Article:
It substitutes the self-righteousness and ceremonies of Masonry for the vital religion and ordinances of the Gospel.
It promotes habits of idleness and intemperance, by its members neglecting their business to attend its meetings and drink its libations.
It accumulates funds at the expense of indigent persons, and to the distress of their families, too often to be dissipated in rioting and pleasure and its senseless ceremonies and exhibitions.
It contracts the sympathies of the human heart for all the unfortunate, by confining its charities to its own members; and promotes the interests of a few at the expense of the many.

An institution thus fraught with so many and great evils, is dangerous to our government and the safety of our citizens, and is unfit to exist among a free people: We, therefore, believing it a duty we owe to God, our country and to posterity, resolve to expose its mystery, wickedness, and tendency, to public view – and we exhort all citizens who have a love of country, and a veneration for its laws, a spirit of our holy religion, and a regard for the welfare of mankind, to aid us in the cause which we have espoused — and appealing to Almighty God for the rectitude of our motives, we solemnly absolve ourselves from all allegiance to the Masonic institution, and declare ourselves free and independent: and in support of these resolutions, our government and laws, and the safety of individuals against the usurpations of all secret societies and open force, and against the "vengeance" of the Masonic institution, "with a firm reliance on the protection of Divine Providence, we mutually pledge to each other, our lives, or fortunes, and our sacred honour."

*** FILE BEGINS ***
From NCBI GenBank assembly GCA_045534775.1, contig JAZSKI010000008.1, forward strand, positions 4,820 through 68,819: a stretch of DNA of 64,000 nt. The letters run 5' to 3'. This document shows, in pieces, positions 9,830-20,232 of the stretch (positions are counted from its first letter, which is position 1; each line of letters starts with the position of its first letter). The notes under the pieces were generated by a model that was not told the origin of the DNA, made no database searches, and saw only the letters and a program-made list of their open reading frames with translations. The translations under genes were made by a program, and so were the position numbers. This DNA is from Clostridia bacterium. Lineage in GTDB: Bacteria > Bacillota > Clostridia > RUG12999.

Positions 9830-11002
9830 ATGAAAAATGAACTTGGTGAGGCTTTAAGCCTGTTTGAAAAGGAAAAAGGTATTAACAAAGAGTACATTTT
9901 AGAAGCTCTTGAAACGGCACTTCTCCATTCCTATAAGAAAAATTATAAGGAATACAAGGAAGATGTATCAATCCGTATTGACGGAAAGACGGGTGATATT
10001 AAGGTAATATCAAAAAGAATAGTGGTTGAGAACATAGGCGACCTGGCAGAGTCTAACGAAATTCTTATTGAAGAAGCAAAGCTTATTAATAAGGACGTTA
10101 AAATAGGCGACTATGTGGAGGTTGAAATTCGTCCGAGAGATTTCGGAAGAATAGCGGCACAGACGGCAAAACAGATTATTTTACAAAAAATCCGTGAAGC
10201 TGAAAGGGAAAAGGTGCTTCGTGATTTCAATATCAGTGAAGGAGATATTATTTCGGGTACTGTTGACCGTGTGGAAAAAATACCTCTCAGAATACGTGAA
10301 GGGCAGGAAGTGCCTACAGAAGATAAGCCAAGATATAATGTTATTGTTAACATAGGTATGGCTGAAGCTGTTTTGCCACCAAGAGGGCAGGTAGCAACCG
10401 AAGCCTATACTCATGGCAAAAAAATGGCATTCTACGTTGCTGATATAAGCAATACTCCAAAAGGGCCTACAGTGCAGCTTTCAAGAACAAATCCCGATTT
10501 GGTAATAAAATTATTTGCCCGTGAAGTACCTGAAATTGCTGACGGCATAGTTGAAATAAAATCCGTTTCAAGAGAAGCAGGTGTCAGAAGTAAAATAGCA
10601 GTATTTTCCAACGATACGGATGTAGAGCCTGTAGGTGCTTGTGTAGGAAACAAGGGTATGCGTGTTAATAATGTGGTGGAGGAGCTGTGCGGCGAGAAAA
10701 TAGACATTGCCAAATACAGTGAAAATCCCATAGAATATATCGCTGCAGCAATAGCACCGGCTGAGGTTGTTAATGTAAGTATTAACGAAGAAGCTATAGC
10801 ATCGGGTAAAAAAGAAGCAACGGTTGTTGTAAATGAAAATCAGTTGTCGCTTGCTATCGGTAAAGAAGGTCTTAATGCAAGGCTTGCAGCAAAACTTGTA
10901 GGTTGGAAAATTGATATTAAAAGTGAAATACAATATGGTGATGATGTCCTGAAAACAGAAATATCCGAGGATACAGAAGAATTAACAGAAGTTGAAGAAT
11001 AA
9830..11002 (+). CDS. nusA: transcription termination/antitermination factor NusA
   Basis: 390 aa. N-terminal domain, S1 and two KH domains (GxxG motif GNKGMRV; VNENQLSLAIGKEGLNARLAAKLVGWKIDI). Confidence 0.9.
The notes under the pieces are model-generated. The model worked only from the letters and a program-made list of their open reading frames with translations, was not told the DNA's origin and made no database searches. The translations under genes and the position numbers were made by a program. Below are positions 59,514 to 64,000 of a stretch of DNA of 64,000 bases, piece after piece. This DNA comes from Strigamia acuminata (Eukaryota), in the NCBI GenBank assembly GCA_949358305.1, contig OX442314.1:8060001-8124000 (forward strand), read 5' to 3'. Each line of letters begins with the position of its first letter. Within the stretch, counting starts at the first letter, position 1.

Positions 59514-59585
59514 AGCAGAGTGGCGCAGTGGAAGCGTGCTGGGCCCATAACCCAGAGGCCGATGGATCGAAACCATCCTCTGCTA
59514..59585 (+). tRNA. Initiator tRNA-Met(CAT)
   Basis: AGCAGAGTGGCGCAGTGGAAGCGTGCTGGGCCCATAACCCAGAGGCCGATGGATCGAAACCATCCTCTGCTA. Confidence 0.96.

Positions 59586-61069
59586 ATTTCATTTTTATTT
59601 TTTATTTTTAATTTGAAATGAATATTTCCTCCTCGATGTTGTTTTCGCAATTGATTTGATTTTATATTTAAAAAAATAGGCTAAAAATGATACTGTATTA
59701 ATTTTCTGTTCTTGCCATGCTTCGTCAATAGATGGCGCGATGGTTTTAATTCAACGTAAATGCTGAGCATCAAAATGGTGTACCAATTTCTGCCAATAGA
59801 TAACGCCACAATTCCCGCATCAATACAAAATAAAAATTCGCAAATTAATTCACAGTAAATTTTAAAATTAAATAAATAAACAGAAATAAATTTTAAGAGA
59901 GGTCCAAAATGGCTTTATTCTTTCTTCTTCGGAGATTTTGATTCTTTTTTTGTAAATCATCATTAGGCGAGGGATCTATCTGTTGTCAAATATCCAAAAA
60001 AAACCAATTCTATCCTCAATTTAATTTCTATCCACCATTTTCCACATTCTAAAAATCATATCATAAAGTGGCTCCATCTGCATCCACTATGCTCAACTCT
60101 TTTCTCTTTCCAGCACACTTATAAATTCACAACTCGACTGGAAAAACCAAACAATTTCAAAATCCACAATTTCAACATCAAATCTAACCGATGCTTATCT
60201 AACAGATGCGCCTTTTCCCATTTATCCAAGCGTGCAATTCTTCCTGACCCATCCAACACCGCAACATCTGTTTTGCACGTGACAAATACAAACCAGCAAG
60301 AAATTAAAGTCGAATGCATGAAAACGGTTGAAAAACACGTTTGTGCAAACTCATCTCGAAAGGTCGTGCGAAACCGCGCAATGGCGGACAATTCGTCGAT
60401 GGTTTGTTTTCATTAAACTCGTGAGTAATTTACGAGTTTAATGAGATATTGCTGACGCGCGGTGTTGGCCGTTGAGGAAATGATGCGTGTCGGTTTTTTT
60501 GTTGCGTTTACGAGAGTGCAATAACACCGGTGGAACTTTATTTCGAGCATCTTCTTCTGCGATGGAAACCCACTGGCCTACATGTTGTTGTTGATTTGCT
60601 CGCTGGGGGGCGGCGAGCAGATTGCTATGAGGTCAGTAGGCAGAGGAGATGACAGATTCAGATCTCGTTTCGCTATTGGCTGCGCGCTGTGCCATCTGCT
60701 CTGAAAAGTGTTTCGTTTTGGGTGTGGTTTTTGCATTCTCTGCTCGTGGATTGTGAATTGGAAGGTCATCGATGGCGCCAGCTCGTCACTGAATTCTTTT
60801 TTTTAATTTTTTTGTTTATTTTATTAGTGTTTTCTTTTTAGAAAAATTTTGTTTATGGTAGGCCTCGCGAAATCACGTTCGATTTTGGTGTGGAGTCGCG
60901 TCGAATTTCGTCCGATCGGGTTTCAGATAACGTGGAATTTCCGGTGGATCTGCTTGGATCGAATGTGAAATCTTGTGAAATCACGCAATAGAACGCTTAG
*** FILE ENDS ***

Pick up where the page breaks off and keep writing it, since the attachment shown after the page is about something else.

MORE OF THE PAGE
Signed by 103 Seceding Masons.

Source: Star, July 12, 1831, page 2